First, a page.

Never again: broken code snippets in your blog posts

(, EN)

You probably know the feeling when you discover that your code snippets you embed into your blog are not doing what they should do or, even worse, not even compiling. I mean, you did your best, carefully checking everything in the IDE and copying it over. Perhaps it happens here or in a later stage where you change some little detail in the assumption that you are smart enough to make no errors.

Can it be more reliable, especially when I want to make changes to the code later? I figured that there are two approaches:

  1. extract and run your code snippets from the posts
  2. extract your snippets from (tested) code files and embed them into your posts

Option 2 intrigued me more, so I asked google to solve this for me. I actually found some solutions, but I was not really satisfied.

I came across

Still, the feeling that I missed a really good tool remains. If you know one, drop me a note on twitter.

I looked at the code, the syntax and community and decided: I want to write my own. For fun. And full control. And I can play around with poetry.

And here it is:

snex - snippet extractor

With this package you can extract snippets from any source code project you have. Which means you can still run the originating code or build unit tests for it.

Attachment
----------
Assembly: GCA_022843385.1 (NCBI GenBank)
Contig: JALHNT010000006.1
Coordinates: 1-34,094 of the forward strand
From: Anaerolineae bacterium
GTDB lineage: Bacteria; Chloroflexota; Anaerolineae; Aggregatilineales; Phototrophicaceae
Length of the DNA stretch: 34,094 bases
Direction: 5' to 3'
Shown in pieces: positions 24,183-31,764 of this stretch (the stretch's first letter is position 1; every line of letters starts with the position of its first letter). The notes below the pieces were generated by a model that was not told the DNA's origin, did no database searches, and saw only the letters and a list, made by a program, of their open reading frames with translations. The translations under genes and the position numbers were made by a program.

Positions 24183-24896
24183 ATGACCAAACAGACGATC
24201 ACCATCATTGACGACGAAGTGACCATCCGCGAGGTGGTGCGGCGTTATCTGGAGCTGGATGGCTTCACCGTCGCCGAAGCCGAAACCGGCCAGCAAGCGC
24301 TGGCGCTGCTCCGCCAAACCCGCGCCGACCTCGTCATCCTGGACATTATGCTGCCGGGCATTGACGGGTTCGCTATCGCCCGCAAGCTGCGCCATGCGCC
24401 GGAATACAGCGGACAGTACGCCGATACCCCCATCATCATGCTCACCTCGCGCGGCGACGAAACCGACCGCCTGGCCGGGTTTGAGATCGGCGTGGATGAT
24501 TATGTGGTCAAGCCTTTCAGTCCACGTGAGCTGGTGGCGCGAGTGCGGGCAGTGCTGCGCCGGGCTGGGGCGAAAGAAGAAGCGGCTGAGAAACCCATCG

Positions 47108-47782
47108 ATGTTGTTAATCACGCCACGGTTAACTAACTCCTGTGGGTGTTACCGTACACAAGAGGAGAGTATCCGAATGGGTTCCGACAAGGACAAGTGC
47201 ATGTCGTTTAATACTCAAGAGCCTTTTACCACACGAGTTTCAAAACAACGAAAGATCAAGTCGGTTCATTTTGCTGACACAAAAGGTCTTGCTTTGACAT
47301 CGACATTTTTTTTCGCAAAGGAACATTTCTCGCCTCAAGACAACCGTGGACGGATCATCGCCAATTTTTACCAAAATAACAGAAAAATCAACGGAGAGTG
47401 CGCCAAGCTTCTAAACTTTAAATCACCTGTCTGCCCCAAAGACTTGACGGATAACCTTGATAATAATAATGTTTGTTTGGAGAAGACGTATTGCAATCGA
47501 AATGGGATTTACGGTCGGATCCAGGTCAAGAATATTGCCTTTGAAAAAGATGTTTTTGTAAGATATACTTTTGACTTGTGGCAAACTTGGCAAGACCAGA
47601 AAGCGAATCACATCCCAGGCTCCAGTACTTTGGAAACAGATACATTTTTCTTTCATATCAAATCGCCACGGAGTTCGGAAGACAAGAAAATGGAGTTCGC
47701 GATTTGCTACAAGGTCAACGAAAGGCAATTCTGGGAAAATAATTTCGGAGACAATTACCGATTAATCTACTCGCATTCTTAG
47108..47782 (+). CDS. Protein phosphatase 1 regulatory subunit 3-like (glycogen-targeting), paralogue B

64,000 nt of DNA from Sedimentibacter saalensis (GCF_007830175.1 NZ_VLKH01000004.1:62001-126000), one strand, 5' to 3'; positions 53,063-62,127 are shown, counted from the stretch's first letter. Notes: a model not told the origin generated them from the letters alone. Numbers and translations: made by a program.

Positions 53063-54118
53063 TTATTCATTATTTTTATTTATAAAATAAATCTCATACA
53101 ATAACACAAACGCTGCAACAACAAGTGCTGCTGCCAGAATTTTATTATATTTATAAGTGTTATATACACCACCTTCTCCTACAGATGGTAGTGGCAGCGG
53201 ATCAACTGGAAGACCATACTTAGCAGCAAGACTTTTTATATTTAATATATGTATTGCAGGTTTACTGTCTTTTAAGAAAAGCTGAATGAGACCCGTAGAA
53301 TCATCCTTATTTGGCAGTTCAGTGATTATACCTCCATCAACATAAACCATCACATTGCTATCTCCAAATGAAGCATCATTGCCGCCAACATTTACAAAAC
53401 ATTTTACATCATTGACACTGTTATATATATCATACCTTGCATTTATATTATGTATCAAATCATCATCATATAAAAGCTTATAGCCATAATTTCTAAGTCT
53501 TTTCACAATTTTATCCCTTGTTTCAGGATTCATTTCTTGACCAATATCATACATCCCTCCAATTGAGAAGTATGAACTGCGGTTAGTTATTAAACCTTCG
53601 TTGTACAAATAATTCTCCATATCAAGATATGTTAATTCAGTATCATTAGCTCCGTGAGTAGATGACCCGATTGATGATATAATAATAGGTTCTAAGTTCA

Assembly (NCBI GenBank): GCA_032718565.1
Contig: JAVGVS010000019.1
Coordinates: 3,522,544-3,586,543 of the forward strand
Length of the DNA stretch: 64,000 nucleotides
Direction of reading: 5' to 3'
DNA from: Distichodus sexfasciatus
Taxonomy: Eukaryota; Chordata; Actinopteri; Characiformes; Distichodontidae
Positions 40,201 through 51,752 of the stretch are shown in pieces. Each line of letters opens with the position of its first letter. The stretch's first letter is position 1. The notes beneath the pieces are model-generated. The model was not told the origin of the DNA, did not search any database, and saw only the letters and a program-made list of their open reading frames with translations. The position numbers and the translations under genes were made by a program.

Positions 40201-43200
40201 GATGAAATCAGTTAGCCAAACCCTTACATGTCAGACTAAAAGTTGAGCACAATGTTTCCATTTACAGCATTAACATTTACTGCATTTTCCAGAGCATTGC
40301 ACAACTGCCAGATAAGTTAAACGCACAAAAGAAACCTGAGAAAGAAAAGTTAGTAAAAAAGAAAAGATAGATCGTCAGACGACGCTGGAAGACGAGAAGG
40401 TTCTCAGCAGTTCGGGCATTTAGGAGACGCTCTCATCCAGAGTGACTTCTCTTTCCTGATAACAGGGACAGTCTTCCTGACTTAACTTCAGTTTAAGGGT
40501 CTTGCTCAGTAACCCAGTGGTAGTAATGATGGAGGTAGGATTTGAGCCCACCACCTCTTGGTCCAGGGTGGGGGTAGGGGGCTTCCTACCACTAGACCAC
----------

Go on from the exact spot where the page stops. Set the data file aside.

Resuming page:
In short, you can mark a snippet as follows:

# :snippet def-sanitize-for-filename
def sanitize_for_file_name(v):
    return re.sub(VALID_NAME_RE, "-", v)
# :endsnippet

snex will extract the snippet to file called snippets/ This snippet you can include in your posts or documentation. The output directory, comment prefix, etc. need to be defined in a config file beforehand:

config {
  default {
    output_path: "snippets"

  src {
    comment_prefix: "# "
    lang: "python"
    root: "src"
    glob: "**/*.py"

More documentation you can find in the README of the git repo.

I usually add the snippet files to my github repo where I also keep my blog posts.

Including snippets

Unfortunately, Markdown does not have native include support, but you can find potential solutions en masse. I have selected some here.


You can emulate mustache syntax with M4. Suppose you have a file called

changequote(`{{', `}}')dnl

# post about the world

lorem ipsum ...


... more text ...

you can compile the markdown with m4 -I./snippets/ >


markdown include


markdown include homepage

pymdown snippet extension

--8<-- "snippets/"

snippet notation

Jekkyll Liquid

{% include snippets/ %}

Jekyll includes